Friday, November 1, 2013

Batman: The Black Mirror

 Having just read the first three volumes of Scott Snyder's "New 52" BATMAN series, and thinking it was merely OK, Snyder's pre-New 52 epic, BATMAN: THE BLACK MIRROR is causing me to think that maybe the majority of the problems that I had with Snyder's BATMAN run are because of my dislike for "The New 52" in general, and less about Snyder's work as a Writer. Because BATMAN: THE BLACK MIRROR is pretty damned spectacular.

 First off, the book suffers from a distinct lack of Damian Wayne, but that didn't bother me as much as I expected it to. Collecting DETECTIVE COMICS #'s 871- 881, THE BLACK MIRROR is a huge honkin' book, and it focuses entirely on Dick Grayson, who is filling the cowl as Batman while Bruce Wayne is busy getting Batman, Inc. off the ground. The book is comprised of short arcs, all of which ultimately tie together in the end, however loosely.

 The plot that simmers in the background for the bulk of the book, before rising to the forefront, is the return of James Gordon, Jr., Commissioner Gordon's possibly psychotic son. This subplot started off as a series of back-up strips in DETECTIVE COMICS, which were illustrated by Francesco Francavilla, and they're remarkably effective at setting the table for what comes later. The bulk of the book is illustrated by Jock, whose work reminds me of Bill Sienkiewicz. Jock's work is serviceable, if a bit scratchy, but his storytelling needs work...there was a huge splash page reveal that was slightly hampered by the fact that I had no idea what Jock was trying to show us.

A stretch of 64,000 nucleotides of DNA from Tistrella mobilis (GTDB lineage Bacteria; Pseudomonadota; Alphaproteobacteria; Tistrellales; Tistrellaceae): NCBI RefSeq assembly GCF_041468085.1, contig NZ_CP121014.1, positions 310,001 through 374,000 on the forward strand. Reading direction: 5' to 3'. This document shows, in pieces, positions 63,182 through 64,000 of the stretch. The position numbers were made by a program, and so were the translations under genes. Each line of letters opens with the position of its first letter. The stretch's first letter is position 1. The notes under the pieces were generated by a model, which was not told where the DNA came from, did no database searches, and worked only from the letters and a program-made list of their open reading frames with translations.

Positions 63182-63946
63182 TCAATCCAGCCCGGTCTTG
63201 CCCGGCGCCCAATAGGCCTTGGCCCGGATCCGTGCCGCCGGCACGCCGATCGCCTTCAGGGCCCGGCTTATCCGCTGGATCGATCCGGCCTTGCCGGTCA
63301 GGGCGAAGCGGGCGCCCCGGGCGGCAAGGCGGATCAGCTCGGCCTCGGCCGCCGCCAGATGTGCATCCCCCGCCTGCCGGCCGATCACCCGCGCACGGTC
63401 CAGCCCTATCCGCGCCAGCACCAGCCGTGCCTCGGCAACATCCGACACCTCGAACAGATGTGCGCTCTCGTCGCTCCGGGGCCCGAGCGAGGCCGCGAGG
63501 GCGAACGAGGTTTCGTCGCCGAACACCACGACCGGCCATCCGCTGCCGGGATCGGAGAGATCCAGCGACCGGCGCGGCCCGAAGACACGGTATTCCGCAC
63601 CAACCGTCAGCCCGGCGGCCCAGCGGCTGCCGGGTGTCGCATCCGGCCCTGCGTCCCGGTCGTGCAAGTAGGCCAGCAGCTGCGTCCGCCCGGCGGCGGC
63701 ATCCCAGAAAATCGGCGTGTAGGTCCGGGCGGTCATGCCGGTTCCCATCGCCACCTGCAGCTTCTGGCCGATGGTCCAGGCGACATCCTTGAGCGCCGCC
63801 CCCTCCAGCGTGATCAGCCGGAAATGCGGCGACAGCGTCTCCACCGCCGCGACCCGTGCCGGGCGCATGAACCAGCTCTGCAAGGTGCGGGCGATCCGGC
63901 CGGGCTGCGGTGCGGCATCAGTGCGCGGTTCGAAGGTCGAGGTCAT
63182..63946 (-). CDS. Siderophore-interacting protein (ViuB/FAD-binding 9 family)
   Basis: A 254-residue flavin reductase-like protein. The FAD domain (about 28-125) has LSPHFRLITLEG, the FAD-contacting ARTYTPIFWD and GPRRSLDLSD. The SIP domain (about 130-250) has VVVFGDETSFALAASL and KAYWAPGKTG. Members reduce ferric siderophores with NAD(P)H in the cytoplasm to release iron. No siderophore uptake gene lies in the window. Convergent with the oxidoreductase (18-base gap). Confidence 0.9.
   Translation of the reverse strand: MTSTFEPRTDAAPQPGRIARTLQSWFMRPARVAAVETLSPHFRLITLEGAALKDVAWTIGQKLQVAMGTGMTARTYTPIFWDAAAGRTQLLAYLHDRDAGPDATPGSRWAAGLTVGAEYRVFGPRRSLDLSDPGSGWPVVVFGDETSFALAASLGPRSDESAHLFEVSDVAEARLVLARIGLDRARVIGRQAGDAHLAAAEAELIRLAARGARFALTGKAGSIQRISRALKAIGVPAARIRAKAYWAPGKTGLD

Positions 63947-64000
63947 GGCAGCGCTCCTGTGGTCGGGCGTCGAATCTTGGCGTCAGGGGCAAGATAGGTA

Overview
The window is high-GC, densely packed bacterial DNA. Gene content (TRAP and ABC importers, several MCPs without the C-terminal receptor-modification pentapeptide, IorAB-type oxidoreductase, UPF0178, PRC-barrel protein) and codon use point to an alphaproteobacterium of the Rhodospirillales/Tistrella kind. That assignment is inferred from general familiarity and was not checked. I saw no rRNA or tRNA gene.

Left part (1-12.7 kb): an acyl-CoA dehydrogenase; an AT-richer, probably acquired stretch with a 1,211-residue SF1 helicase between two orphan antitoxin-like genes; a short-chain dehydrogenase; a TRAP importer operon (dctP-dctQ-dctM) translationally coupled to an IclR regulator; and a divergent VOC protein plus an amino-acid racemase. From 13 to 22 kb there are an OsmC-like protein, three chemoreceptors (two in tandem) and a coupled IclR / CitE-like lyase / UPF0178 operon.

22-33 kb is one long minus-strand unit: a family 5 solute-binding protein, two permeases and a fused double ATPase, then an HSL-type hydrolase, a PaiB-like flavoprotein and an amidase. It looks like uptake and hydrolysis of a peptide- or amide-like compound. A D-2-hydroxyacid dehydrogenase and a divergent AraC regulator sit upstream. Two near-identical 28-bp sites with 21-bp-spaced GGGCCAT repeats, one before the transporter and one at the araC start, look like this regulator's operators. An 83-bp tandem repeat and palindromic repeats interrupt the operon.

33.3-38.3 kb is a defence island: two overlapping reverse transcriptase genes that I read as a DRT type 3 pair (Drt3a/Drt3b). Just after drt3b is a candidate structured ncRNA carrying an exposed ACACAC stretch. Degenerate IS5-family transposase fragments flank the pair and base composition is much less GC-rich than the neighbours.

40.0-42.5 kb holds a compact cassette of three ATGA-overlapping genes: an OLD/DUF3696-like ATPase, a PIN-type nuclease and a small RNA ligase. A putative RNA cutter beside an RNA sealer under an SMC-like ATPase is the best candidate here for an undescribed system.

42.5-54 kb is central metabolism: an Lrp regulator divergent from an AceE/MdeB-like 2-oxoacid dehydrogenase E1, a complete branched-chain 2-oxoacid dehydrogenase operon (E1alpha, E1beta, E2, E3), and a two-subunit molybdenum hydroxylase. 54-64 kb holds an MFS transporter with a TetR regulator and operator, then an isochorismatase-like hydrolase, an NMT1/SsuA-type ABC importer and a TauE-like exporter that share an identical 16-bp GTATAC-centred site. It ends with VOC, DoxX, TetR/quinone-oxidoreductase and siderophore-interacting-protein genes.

I've always liked Dick Grayson, and Snyder uses him to wonderful effect here. He's not Bruce Wayne, nor should he be depicted as acting as such. Dick's Batman is lighter and more carefree, and he even cracks a joke once in a while. I especially enjoyed the relationship he shares with Commissioner Gordon. Gordon and his men clearly know they're dealing with someone different, and the fact that they prefer this new Batman is quite funny.

 One issue that I had is the fact the Gordon seems to know that it's Dick Grayson behind the mask, and that kind of thing always drives me nuts, especially since someone else also deduces Batman's true identity towards the end of the book, and that kind of slippery slope has always bothered me. If you know who Batman (Dick Grayson) is, then it's not a leap to figure out who the original Batman is, and from there, the whole Bat-Family. That's part of the unwritten contract that we have as readers....I'll accept what the writer tells me, to a point, and I won't ask the obvious questions, like "How does no one in Gotham realize that Bruce Wayne, who is constantly taking in young boys, is Batman and these kids are Robin?" My Wife makes fun of comics by asking me "Seriously, how can no one tell that Clark Kent and Superman are the same guy, just because Clark Kent wears glasses?" I reply: "Because, that's why. If we ask too many questions, it'll all unravel. We just have to take some things at face value." In other words, don't show Gordon basically winking at Dick Grayson here, and then show him scratching his head as he wonders "Who IS that masked man...?" in another comic. But "The New 52" has made all of that irrelevant, I suppose.

 Aside from that minor gripe, BATMAN: THE BLACK MIRROR is as close to a perfect BATMAN story as I've read in years, and I was mighty impressed by it. Too bad that this was Batty's last pre-New 52 outing.

No comments:

Post a Comment